Inspired by the United Nations’ International Year of Light, Lightswitch is exploring Why Light Matters throughout 2015.

We have asked our designers why light matters to them and will be sharing their responses in a short Q&A each month. Each Q&A will focus on a different way light shapes our lives—from buildings we live in to the emotions it evokes. We hope our stories will inspire you to think about why light matters to you, and we invite you to join the dialogue on Facebook: What is the most important lesson you have learned about light?

Whether it’s a college professor, an on-the-job mentor or a passionate parent, every industry expert has started his or her lighting education with a great teacher. One of those teachers is George Jackson. This dynamic instructor currently teaches introductory lighting at Palm Beach Atlantic University in West Palm Beach, FL, and previously taught advanced stage lighting at Valencia College in Central Florida, all while simultaneously designing and programming various shows outside of school, including for Lightswitch Orlando. Here, George educates us on what he’s learned about lighting and the lessons light can teach us.

Q: Tell me about your lighting education. What made you want to pursue lighting as a career?
George: I never would have gotten into lighting if not for college. As a child growing up in the Philippines with no knowledge or connection to anything in the entertainment industry, I would picture an imaginary stage in my head when I would listen to music. It was as big as the eye can see, with a full scenic and lighting look that rivals the opening ceremonies of the Olympics. But I had no idea what this all meant and if it was even a career.

Later, in my quest to figure out what I wanted to be, I signed up for a Technical Theater Production class in college to meet some elective requirements. That one class changed my entire life forever. I will never forget the feeling of seeing this huge stage with beams of light filling the air. That is when I connected the dots and knew this is what I wanted to do for the rest of my life. The ‘bug’ bit me as you would say, and I found my calling with lighting and made a vow to learn everything I possibly could about this field. I took any and all jobs I could find related to it, paid or unpaid.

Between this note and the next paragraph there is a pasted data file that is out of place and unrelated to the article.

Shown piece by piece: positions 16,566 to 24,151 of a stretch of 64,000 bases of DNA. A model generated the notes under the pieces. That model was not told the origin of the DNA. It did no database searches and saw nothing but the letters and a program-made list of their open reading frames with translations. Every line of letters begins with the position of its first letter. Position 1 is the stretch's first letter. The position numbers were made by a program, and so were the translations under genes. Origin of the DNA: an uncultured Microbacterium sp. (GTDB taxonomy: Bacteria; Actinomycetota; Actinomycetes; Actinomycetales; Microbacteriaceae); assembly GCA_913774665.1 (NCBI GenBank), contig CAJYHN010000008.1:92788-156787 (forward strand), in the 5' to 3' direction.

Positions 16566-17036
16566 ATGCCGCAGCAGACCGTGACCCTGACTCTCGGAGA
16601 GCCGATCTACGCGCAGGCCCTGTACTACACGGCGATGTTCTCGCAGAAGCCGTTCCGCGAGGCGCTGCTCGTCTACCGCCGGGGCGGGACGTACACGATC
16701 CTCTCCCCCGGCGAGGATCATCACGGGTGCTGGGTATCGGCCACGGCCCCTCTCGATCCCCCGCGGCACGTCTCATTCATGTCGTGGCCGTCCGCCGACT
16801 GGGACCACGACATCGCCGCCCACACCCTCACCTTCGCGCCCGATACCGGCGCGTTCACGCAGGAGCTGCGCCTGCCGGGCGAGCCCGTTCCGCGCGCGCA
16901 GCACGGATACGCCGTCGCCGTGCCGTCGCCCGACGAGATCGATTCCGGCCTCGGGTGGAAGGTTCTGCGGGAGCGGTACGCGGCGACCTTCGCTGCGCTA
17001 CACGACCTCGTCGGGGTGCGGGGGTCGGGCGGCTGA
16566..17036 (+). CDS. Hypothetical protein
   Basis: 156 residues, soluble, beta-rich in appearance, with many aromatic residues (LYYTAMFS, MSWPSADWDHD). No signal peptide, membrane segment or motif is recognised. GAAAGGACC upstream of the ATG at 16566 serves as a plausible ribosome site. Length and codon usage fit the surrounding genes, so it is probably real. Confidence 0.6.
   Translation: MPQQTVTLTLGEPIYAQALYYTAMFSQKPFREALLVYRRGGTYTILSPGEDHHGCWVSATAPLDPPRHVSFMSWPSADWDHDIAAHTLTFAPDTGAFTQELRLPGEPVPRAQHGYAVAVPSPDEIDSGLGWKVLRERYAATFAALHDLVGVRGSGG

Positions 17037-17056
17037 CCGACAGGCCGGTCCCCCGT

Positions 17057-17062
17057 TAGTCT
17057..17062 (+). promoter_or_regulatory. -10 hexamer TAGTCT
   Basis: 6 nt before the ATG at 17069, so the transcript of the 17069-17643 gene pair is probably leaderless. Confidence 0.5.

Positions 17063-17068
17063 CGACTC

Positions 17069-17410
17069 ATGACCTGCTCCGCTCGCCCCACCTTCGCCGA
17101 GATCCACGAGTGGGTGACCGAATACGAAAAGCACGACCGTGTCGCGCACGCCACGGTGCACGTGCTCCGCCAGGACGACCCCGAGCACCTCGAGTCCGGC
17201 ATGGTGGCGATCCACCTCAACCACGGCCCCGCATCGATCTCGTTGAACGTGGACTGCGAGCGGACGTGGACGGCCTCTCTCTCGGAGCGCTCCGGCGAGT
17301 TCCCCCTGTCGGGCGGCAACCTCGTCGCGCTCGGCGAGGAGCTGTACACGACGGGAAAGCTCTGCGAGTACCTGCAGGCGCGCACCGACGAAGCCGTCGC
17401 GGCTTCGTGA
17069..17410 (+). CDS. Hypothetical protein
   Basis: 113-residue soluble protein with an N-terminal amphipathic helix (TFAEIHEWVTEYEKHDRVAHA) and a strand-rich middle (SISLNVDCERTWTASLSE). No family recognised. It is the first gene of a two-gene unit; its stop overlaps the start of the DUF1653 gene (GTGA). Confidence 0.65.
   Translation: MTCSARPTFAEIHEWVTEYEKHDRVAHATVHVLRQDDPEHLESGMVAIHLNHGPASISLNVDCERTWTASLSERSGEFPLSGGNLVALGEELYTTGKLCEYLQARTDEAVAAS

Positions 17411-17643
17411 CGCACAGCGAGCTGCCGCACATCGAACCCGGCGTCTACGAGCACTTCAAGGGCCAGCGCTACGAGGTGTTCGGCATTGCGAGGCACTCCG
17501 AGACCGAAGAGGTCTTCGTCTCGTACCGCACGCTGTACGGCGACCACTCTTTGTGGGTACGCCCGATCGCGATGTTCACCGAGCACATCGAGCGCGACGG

Q: Did you have a particular teacher who inspired you to learn more about lighting?
George: The two most influential teachers I had were my stagecraft professor, Jackie Starren, and my lighting professor, Michael Shugg. Jackie was there during the exact moment of realization. I was the soundboard operator for a production, and the house was about to open when I realized one of the stage monitors was not working. I ran onstage to troubleshoot and found out the connector was broken. She had taught me how to solder cable, so I quickly went out back and resoldered the connector back on with 5 minutes to spare before doors opened. With my heart was racing, I told Jackie, who was standing onstage, that this is what I want to do the rest of my life. She just smiled and nodded.

Q: What did they teach you?
George: I remember Jackie telling me that there are two types of theater people: the jack-of-all-trades and the master. The first one learns a little of everything, while the master focuses on just one thing and becomes the best they are in that discipline. I wanted to become a master in lighting.

Michael Shugg was important to me because he started my lighting education and, most importantly, gave me the freedom to explore my talent during projects. As teachers, we are here to encourage and foster, not the opposite.

Q: What do you teach and how do you structure your classes?
George: For seven years I taught “Advanced Stage Lighting.” The premise was to teach students to set up a lighting rig in the middle of nowhere. We started with the history of stage lighting and ended with programming on a lighting console. We also went through rigging, power, cabling, fixtures, control, light plots and spreadsheets. Currently, I teach an introductory lighting class that is geared more towards actors and beginners. I’ve had to modify my approach, and it is now just about gaining a greater understanding and appreciation for what it takes to light a production in the theater. This class is heavier on design and applications while going light on the technicalities of it all. I really just want my students to be able to do simple lighting tasks and understand why it works the way it does.

Q: What is the most important lesson you teach your students?
George: I want my students to understand that there is a lot going on when designing a light plot—it’s not just hanging a light and flipping a switch. I really want them to understand the concept of color theory, power and photometrics. I can’t tell you how many small venues I have arrived at to fix problems that have arisen because of a lack of knowledge of one these three categories. Lastly, if there is one thing I want them to take from me, and it is something I stress to all my students, it is simply to be nice. There are too many big egos and bitter people running around in this industry. When names get tossed around because a show is looking for someone, you want to make sure you are on the ‘nice’ list and not the ‘naughty’ one.

Q: What advice would you give to a student who is interested in pursuing lighting as a career?
George: Learn theater. Learn it in school, church, theme parks, and even your local community centers. Theater gives you a good foundation that then becomes a springboard to other avenues. There is a reason why some of the best actors in Hollywood started their careers on a stage.